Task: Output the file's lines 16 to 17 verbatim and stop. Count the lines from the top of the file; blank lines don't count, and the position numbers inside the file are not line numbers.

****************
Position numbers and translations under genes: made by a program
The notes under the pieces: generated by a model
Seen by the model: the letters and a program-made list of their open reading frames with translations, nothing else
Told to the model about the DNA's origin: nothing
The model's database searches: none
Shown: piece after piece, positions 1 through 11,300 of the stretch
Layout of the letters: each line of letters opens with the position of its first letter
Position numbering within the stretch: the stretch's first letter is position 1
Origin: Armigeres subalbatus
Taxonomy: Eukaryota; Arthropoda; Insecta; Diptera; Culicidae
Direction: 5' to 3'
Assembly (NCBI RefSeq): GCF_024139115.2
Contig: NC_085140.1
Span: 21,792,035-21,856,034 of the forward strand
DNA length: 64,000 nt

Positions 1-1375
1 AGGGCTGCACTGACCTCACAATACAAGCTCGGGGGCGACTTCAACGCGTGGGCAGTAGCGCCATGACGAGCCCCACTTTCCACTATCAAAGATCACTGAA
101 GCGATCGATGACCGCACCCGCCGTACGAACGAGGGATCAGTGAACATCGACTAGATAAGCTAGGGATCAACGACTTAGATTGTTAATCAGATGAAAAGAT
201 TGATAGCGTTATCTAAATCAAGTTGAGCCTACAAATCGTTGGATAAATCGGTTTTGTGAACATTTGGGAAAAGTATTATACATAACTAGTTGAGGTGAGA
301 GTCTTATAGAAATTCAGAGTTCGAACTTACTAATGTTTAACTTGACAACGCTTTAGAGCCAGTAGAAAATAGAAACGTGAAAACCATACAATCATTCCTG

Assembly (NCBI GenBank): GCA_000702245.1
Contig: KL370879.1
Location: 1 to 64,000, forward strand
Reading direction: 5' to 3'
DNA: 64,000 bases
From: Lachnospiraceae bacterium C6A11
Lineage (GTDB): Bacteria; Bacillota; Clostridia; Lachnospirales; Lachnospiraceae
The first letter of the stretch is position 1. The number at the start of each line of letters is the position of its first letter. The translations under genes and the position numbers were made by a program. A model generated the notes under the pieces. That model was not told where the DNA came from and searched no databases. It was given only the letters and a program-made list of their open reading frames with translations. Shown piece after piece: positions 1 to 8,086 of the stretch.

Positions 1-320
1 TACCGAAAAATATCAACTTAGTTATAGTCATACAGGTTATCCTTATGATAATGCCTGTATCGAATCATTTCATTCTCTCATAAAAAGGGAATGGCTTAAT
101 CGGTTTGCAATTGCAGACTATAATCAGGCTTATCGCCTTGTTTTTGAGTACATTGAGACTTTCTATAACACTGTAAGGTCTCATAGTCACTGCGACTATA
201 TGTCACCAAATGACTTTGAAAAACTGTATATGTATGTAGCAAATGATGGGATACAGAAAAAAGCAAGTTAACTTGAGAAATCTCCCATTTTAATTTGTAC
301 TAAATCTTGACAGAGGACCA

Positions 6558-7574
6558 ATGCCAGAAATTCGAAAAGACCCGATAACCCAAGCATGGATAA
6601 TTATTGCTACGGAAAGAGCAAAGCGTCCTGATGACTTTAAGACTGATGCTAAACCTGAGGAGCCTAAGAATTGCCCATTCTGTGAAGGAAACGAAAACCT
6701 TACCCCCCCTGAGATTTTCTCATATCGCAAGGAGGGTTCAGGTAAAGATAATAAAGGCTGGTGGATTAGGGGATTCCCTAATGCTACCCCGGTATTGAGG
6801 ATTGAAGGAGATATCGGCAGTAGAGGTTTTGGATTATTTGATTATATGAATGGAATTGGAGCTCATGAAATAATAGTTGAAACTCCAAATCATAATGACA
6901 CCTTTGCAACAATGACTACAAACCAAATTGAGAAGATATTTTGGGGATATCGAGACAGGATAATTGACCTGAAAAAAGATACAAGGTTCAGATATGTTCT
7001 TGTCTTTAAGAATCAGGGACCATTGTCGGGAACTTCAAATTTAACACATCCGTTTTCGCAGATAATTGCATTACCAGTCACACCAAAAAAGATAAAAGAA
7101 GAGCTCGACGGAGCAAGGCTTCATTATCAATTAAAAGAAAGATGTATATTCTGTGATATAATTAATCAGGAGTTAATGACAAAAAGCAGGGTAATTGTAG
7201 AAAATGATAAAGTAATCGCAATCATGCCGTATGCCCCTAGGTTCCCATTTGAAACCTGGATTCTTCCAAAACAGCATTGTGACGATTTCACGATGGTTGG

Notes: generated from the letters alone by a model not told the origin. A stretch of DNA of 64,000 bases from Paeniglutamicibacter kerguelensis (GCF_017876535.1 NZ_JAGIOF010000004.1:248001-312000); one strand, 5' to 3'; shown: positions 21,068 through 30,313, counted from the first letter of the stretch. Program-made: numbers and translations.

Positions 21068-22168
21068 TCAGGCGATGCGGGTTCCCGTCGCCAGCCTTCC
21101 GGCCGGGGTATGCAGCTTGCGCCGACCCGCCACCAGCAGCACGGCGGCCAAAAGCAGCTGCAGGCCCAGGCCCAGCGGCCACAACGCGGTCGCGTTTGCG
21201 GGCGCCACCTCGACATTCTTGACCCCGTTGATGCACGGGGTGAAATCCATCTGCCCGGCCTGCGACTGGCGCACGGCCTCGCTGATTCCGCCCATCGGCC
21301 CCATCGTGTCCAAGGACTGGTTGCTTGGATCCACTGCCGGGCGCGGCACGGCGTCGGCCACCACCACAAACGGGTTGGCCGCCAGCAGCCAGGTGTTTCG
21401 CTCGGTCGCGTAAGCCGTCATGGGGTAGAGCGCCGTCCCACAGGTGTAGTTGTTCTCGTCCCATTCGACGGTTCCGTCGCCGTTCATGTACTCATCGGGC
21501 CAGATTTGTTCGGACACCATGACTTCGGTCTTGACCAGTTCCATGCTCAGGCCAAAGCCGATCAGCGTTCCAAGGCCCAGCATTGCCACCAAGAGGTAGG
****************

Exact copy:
Positions 1-1375
1 AGGGCTGCACTGACCTCACAATACAAGCTCGGGGGCGACTTCAACGCGTGGGCAGTAGCGCCATGACGAGCCCCACTTTCCACTATCAAAGATCACTGAA